Surge: words in brief

At this time of year, I feel the energy of the earth stirring. I feel it passing through me too, a resonance that pushes against the shell of my winter covering, the one that keeps me warm, protected and enclosed in the cold dark days. But now, instead of directing that surge outwards, as I have often done, I am holding it close, compacting it, building it up layer after layer, until it is as hard and bright as a diamond deep in my chest. Stored energy I can choose to use and direct, or hold on reserve. Am I trying to hold that energy back because I am afraid of it? Because I now feel like it diverts my focus, hurts my discernment, sends me spinning and reeling and ablaze? I tell you: what I want is simply to hold the banks of my own river; to channel the current wisely. I want to set limits for myself gently and firmly, to say: “Thank you. This is enough.”

Word prompt: surge. From my daily writing practice with three women across the continent. This is from a month ago.

Submerged: words in brief

I only came close to drowning once. A cottage on an Ontario lake, owned by Polish friends of my parents, a generation older, who had survived their share of trauma. Me, an immigrant child from a small country, raised in tight places. Not used to all this space, all this nature. Did I know how to swim at all? I was alone in the deep water regardless, close to shore, simply slipping down into the darkness, arms flailing, head submerged, gasping for breath. No voice. Someone spotted me, shouted, one of the sons – an older teen – jumped in, dragged me out. I was self-conscious already then, my body too close to his. He got me to shore. I brushed him away. I never thanked him for saving my life.

Word prompt: submerged. From my current daily writing practice with three women across the continent.

Solitude: words in brief

At the last night of celebration, watching one impassioned performer after another, I quietly slip away. I leave once. Then again. Then again. I sink into the light hammock outside the kitchen, wrapping its bright silk around me, cocooned in the darkness. Inside, in the welcoming crowd, I feel queasy, stuffed, cramming myself full on a feast too rich to digest. I want less. Connection is easy, I am learning, too easy, and like sugar, it has become an insatiable craving. Solitude is harder, but cleaner, lighter, in some strange way more nourishing. Alone, I can savour one song, one encounter, one teaching for days. I can taste the juice of it lingering sweet in my mouth, finally grateful.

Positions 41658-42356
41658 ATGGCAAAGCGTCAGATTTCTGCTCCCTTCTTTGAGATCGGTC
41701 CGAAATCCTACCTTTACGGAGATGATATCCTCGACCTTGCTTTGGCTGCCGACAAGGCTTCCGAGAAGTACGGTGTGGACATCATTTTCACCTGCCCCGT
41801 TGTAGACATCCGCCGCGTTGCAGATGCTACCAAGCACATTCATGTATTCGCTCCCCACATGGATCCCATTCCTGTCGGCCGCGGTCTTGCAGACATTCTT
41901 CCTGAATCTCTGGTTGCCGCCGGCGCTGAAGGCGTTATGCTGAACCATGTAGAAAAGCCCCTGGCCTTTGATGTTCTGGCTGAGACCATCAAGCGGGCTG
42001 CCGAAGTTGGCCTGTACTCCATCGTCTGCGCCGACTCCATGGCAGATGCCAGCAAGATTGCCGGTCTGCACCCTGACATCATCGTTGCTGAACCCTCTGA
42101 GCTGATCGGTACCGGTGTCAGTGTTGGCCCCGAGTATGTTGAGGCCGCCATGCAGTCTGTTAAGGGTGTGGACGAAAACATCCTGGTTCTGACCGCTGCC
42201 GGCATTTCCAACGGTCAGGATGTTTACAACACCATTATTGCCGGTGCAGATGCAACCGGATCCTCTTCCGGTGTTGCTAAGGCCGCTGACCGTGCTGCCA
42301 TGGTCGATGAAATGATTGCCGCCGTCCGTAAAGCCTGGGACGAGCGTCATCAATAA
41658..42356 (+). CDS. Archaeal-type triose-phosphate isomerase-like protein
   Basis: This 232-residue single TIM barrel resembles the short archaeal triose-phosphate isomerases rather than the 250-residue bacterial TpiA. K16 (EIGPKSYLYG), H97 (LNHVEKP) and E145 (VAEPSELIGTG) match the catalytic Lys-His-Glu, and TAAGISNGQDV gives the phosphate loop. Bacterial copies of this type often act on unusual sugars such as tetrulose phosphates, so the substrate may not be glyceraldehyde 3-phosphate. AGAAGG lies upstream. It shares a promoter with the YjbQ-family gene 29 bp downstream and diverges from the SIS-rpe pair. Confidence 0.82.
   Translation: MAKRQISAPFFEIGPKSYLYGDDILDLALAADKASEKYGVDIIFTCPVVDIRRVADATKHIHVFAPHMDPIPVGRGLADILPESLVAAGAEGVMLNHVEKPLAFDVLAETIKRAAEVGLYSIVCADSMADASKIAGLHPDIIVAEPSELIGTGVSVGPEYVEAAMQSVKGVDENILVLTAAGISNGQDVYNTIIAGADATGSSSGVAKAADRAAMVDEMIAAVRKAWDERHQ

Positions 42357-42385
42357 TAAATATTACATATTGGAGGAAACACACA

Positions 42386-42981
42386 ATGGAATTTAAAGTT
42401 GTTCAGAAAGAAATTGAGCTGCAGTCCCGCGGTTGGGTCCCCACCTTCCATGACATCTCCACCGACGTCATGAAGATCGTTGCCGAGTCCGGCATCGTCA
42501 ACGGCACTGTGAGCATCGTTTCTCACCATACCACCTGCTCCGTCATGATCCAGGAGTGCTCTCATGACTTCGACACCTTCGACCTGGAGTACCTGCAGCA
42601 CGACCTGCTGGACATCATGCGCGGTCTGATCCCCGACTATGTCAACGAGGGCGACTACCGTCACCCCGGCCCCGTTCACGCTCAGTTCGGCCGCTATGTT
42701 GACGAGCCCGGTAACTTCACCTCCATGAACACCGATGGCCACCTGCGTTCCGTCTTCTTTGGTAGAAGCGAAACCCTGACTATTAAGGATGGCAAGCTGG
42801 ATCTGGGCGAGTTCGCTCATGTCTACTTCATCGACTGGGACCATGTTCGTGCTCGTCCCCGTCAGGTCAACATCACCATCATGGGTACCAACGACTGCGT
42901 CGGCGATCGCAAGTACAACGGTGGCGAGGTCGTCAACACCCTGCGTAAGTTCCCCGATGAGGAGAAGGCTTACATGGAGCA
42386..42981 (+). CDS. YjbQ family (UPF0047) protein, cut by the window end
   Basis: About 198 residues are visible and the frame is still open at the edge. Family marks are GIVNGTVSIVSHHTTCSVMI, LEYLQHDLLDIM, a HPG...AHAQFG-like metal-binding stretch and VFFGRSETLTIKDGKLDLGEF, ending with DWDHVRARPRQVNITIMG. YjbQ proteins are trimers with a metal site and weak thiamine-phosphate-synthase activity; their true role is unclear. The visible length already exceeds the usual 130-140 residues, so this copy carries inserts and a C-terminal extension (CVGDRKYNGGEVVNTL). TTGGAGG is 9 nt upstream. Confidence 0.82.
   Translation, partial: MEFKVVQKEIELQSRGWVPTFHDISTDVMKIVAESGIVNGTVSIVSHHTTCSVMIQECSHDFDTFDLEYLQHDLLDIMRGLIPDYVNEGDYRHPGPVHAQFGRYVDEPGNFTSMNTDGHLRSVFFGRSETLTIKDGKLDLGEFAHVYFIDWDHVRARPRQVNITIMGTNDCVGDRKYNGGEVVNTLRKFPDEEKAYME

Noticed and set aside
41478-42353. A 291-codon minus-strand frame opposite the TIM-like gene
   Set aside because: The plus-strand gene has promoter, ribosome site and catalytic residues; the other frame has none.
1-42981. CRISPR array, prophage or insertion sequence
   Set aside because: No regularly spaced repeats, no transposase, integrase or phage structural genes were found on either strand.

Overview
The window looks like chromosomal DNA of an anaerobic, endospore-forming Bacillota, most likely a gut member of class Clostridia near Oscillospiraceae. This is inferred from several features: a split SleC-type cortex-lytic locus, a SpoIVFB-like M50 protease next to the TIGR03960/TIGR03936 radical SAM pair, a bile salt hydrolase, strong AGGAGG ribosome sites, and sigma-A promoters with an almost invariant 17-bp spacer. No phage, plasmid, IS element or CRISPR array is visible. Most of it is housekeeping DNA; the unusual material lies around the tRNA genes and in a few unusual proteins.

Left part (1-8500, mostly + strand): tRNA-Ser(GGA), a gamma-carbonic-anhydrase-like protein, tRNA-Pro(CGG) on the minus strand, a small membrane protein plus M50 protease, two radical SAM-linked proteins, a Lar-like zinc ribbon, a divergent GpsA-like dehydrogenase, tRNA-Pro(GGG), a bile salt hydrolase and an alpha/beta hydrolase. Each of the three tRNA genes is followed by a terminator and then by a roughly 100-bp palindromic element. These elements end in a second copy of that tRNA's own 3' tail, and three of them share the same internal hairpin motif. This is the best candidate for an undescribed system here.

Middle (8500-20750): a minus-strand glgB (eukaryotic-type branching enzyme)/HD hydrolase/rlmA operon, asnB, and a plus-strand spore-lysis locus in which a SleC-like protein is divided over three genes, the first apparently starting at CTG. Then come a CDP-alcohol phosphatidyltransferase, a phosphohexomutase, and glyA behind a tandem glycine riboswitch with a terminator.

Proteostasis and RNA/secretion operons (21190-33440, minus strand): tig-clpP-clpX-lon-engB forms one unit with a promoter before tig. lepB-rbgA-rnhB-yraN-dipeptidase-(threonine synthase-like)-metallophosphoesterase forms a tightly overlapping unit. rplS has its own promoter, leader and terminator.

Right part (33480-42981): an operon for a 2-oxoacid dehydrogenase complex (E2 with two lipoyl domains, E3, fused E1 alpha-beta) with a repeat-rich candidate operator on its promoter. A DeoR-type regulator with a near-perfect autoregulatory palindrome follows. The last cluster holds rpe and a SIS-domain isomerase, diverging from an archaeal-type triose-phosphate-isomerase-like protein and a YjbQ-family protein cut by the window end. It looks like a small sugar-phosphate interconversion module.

Word prompt: solitude. From my daily writing practice by email with three women across the continent.

Luminous: words in brief

I’ve learned to mark time’s passing by the moon in recent years. Often, I am at home, and the full moon gleams down from high above my neighbours’ roof as I undress. On summer nights, I sometimes stand or kneel or lie in the grass in my small backyard and bask in its luminous kindness. One summer, I find myself in a canoe in Algonquin Park one full moon night, on a cobbled street in Gdańsk by the Baltic Sea the next. And then rewinding one cycle of the sun, I am in an Ontario hardwood forest, a tended fire within shouting distance, on my own semi-solitary vigil within dense circles of community. With a sleeping bag and a brace of mosquitoes I sit through one almost endless night and watch the moon’s glow painstakingly creep its way across the forest floor. But morning always comes, I learn, and then another day, and then another moon. What do I need to find myself at home? Could it be myself and the moon only, wherever I am?

Word prompt: luminous. From my current daily writing by email with three women across the continent.


Kindle: words in brief

It was that first evening, years ago, walking into his residence room to meet mutual friends, that I had some sense of fate working its wily way into my life. My favourite books and music, neatly mounted art prints, and, in the open closet, the startlingly brilliant patterns of Liberty print ties. “I might have to marry this man,” I though, bemused, entertaining myself at nineteen at the thought of falling for someone through a wild intuitive leap merely on a matter of taste. It was an awkward first conversation to kindle, both of us clumsy, me not quite sure where to start. As I agonized that spring over other, more tangled infatuations, he threaded his way into my life slowly: with his deeply resonant voice, his eccentric dance moves, his patience. How was it possible that I was right? That this slim, awkward, beautiful boy was the sanest person I had met, and still is: the most loyal, the most courtly, the most kind.

Word prompt: kindle. Daily writing practice with three women across the continent. Today is day 35 in this new form. Looking back over the past month I found this, from the backlog. Posting today for my husband, on his birthday.